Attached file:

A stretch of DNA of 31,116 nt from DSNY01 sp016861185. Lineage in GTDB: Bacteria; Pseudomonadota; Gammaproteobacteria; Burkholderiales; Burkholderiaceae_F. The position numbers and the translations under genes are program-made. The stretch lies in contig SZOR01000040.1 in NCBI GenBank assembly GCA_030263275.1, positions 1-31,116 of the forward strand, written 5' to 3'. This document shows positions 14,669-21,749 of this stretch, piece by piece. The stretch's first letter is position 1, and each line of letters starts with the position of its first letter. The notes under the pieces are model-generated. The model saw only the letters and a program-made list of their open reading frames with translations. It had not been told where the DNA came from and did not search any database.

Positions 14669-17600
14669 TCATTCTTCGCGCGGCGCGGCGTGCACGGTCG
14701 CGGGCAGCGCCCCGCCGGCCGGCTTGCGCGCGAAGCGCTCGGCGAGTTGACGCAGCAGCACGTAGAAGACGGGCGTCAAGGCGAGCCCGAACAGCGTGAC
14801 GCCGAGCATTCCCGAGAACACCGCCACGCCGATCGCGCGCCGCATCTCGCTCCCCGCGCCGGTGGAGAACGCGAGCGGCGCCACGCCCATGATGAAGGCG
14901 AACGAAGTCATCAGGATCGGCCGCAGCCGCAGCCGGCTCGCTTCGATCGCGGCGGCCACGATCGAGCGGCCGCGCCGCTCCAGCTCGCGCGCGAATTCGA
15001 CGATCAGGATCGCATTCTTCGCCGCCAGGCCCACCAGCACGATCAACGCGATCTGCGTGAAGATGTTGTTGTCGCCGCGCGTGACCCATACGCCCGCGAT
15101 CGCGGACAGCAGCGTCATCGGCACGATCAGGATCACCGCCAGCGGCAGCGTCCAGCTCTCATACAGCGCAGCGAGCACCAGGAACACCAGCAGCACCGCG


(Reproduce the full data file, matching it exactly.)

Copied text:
A stretch of DNA of 31,116 nt from DSNY01 sp016861185. Lineage in GTDB: Bacteria; Pseudomonadota; Gammaproteobacteria; Burkholderiales; Burkholderiaceae_F. The position numbers and the translations under genes are program-made. The stretch lies in contig SZOR01000040.1 in NCBI GenBank assembly GCA_030263275.1, positions 1-31,116 of the forward strand, written 5' to 3'. This document shows positions 14,669-21,749 of this stretch, piece by piece. The stretch's first letter is position 1, and each line of letters starts with the position of its first letter. The notes under the pieces are model-generated. The model saw only the letters and a program-made list of their open reading frames with translations. It had not been told where the DNA came from and did not search any database.

Positions 14669-17600
14669 TCATTCTTCGCGCGGCGCGGCGTGCACGGTCG
14701 CGGGCAGCGCCCCGCCGGCCGGCTTGCGCGCGAAGCGCTCGGCGAGTTGACGCAGCAGCACGTAGAAGACGGGCGTCAAGGCGAGCCCGAACAGCGTGAC
14801 GCCGAGCATTCCCGAGAACACCGCCACGCCGATCGCGCGCCGCATCTCGCTCCCCGCGCCGGTGGAGAACGCGAGCGGCGCCACGCCCATGATGAAGGCG
14901 AACGAAGTCATCAGGATCGGCCGCAGCCGCAGCCGGCTCGCTTCGATCGCGGCGGCCACGATCGAGCGGCCGCGCCGCTCCAGCTCGCGCGCGAATTCGA
15001 CGATCAGGATCGCATTCTTCGCCGCCAGGCCCACCAGCACGATCAACGCGATCTGCGTGAAGATGTTGTTGTCGCCGCGCGTGACCCATACGCCCGCGAT
15101 CGCGGACAGCAGCGTCATCGGCACGATCAGGATCACCGCCAGCGGCAGCGTCCAGCTCTCATACAGCGCAGCGAGCACCAGGAACACCAGCAGCACCGCG